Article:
Homar said the world number two, who beat top-ranked Novak Djokovic to win his second US Open title on Monday, "always liked anything that was round". (Agencies)
"He started playing with balls in the hallway of his home before he learned to walk," Homar said, adding things often got broken by accident.
"He loved playing football and he was always excited when Saturday came around," added the 82-year-old. "He liked football just as much as tennis."
Homar remembered how her son Toni, who has coached his nephew to 13 grand slam titles, rang her one day and told her to come and watch her grandson.
"I remember one day Toni called me and said 'you have to come and see him'," she said after watching Nadal's victory at Flushing Meadows on television with members of her family.
"I can't remember how old he was, maybe six. He was already holding the racket very well and when he hit the ball he hit it well," she said.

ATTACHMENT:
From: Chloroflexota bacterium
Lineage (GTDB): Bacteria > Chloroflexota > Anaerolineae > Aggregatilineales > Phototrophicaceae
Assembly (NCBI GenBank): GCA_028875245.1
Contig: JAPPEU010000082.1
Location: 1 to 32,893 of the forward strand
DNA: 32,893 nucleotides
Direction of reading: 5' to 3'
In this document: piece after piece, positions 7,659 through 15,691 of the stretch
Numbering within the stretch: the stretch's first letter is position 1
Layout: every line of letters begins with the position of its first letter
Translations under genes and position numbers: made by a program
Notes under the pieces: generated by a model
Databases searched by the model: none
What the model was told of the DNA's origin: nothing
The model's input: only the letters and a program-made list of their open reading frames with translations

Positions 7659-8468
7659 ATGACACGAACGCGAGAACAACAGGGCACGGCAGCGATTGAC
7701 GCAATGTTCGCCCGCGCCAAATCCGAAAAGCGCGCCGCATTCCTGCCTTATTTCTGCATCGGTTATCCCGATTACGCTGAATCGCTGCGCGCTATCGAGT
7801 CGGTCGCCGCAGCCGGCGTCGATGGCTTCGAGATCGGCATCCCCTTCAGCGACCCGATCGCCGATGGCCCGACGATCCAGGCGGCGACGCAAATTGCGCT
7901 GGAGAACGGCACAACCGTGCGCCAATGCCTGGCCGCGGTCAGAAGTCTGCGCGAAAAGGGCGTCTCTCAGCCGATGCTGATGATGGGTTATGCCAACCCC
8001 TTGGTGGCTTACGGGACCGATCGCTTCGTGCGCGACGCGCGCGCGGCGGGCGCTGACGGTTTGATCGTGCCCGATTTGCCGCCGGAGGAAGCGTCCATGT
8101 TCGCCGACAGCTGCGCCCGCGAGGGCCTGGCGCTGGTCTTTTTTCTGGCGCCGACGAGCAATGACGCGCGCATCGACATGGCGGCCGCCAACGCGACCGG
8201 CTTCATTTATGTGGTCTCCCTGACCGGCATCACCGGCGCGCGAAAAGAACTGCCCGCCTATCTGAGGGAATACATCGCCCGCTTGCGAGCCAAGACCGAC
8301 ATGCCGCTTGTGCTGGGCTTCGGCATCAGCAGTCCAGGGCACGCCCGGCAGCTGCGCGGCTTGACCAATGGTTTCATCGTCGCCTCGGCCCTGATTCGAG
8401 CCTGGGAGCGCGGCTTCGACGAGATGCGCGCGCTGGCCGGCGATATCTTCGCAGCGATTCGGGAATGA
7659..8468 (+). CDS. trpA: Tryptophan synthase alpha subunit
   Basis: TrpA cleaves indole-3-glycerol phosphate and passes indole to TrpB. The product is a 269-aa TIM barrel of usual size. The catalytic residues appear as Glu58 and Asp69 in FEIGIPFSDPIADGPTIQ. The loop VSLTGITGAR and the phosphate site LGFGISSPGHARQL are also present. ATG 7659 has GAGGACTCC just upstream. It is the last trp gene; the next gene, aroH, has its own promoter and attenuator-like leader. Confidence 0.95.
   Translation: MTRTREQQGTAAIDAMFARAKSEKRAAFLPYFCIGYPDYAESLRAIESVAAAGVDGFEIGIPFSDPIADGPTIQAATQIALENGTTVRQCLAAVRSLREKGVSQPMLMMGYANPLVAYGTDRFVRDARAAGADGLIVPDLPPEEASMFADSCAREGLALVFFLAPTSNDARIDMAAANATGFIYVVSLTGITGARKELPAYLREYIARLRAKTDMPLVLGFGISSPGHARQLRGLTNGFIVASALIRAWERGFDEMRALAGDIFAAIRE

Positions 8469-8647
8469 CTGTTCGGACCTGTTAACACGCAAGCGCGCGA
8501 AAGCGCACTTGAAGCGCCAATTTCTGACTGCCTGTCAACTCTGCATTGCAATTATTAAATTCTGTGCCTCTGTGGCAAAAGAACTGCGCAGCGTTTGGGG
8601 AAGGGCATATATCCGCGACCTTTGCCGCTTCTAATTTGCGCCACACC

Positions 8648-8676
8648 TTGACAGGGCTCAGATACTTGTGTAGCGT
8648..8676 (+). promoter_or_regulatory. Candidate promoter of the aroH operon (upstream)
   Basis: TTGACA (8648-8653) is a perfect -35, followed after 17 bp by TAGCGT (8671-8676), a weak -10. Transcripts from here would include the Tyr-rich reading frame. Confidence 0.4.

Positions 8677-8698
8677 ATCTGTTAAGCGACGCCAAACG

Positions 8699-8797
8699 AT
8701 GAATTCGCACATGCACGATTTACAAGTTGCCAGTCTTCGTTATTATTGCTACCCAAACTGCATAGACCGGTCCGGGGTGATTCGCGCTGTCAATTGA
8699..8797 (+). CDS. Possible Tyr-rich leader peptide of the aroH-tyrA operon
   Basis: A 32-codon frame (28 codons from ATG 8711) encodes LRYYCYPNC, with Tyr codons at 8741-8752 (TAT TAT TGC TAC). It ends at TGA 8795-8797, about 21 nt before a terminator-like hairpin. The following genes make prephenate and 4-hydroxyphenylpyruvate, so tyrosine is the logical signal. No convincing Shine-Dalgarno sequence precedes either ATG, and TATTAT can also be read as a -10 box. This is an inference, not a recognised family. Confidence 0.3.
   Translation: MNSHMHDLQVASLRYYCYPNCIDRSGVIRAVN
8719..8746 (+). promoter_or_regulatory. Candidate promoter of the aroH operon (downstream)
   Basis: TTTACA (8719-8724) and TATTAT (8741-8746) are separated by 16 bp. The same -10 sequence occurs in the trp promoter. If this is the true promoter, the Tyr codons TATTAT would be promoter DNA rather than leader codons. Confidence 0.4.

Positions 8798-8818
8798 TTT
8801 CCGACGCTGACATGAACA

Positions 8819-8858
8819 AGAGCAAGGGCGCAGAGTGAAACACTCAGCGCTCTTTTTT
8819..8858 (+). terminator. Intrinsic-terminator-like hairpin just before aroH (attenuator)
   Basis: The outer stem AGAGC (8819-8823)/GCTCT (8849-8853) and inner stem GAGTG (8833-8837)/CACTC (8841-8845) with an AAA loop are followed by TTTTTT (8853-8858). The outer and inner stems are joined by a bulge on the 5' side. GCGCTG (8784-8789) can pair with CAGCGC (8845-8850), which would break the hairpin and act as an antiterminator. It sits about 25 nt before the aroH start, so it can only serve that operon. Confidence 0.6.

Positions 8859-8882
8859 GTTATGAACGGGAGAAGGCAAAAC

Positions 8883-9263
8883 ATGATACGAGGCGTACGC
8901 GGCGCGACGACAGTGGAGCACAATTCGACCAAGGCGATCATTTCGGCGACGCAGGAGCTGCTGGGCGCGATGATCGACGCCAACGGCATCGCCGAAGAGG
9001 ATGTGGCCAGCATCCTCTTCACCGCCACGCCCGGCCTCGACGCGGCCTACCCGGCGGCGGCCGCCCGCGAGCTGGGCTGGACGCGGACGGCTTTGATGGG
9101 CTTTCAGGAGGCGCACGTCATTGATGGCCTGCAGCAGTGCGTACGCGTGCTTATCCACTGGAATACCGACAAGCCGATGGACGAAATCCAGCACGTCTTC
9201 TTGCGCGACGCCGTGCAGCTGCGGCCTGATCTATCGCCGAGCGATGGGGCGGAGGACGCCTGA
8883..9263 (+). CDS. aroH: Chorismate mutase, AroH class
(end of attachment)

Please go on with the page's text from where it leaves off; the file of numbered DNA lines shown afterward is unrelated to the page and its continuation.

Homar said she had suffered in the second set of Monday's final, which Nadal lost to Serb Djokovic before completing a 6-2 3-6 6-4 6-1 triumph.
Her musician husband had preferred not to watch the match due to nerves, she added.
"I liked the first set a lot but the second not so much because when I see that he is losing, I don't like it. I was really suffering and a lot of the time when that happens I have to turn it off,” she said.
"You get really nervous and then it is really difficult to get to sleep," she added.
Nadal is next in action in Spain's Davis Cup World Group playoff tie at home to Ukraine starting on Friday.
Homar said the world number two, who beat top-ranked Novak Djokovic to win his second US Open title on Monday, "always liked anything that was round".